Family: Papilionidae, Swallowtails view all from this family
Description a relatively common swallowtail butterfly found throughout much of the western United States. It is found on the Pacific coast from northern Baja California to southernmost British Columbia and inland to New Mexico and the Black Hills of South Dakota.
It is present from the coast to western Montana and Wyoming to northern New Mexico. It is absent from most of Nevada and western Utah. It prefers open woodlands and forest clearings, especially near permanent bodies of water such as ponds, but also urban parks and occasionally is seen in suburban areas.
Though not as common as the Western Tiger Swallowtail, the pale swallowtail can be seen in large numbers at puddling parties where up to a dozen or more males may be seen gathered. There they join other species to sip water from damp soil to obtain nutrients for mating.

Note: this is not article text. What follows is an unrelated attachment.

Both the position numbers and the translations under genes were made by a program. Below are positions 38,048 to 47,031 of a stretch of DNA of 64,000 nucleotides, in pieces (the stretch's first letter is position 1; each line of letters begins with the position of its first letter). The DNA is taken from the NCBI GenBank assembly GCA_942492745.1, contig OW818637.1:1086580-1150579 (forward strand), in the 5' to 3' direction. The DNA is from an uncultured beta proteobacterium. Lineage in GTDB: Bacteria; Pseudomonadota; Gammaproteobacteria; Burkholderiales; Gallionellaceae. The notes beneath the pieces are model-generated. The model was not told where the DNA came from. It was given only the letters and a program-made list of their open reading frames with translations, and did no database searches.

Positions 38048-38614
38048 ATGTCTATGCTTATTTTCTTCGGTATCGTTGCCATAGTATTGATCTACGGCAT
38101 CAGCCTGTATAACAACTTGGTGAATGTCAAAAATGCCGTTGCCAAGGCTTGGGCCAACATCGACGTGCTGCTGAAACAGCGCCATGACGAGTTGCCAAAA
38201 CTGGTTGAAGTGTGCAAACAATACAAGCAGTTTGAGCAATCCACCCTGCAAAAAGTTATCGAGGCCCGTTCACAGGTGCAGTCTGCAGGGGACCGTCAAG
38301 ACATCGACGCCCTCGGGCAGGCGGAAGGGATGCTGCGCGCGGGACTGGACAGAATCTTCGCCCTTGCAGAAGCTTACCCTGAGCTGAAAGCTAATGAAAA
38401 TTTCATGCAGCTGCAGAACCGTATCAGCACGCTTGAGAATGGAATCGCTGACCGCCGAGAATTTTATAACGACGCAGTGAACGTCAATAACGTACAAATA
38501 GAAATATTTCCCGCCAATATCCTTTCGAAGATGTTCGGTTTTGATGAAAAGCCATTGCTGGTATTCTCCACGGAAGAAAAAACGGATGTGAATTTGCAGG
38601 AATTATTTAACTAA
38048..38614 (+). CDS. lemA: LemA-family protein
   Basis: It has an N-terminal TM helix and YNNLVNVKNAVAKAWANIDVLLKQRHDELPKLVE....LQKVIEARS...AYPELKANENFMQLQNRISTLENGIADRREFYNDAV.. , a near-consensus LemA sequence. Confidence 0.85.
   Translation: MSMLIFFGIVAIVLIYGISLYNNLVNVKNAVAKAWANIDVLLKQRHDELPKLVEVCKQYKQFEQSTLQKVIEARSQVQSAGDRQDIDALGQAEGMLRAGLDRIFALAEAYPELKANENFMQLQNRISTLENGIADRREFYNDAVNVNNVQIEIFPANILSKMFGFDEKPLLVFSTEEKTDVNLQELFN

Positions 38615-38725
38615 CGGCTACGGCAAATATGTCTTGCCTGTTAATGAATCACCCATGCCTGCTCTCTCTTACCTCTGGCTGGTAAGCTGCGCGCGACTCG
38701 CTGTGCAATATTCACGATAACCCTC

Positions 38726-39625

Their appearance is quite similar to that of the western tiger swallowtail except they are a white-cream color or very pale yellow. Some pale swallowtails also have differing amounts of red-orange patches on the wings just above the tail as well as on the . Tiger stripes and borders are thicker than those of western tiger swallowtails. The wingspan is typically 3.5 to 4.5 inches.
Dimensions 3-3 3/4" (76-95 mm).
Habitat Alpine & subalpine habitats, Forests & woodlands, Canyons & caves, Freshwater swamps, marshes & bogs, Scrub, shrub & brushlands, Meadows & fields, Cities, suburbs & towns.
Range Northwest, Rocky Mountains, Southwest, California, Plains, Western Canada.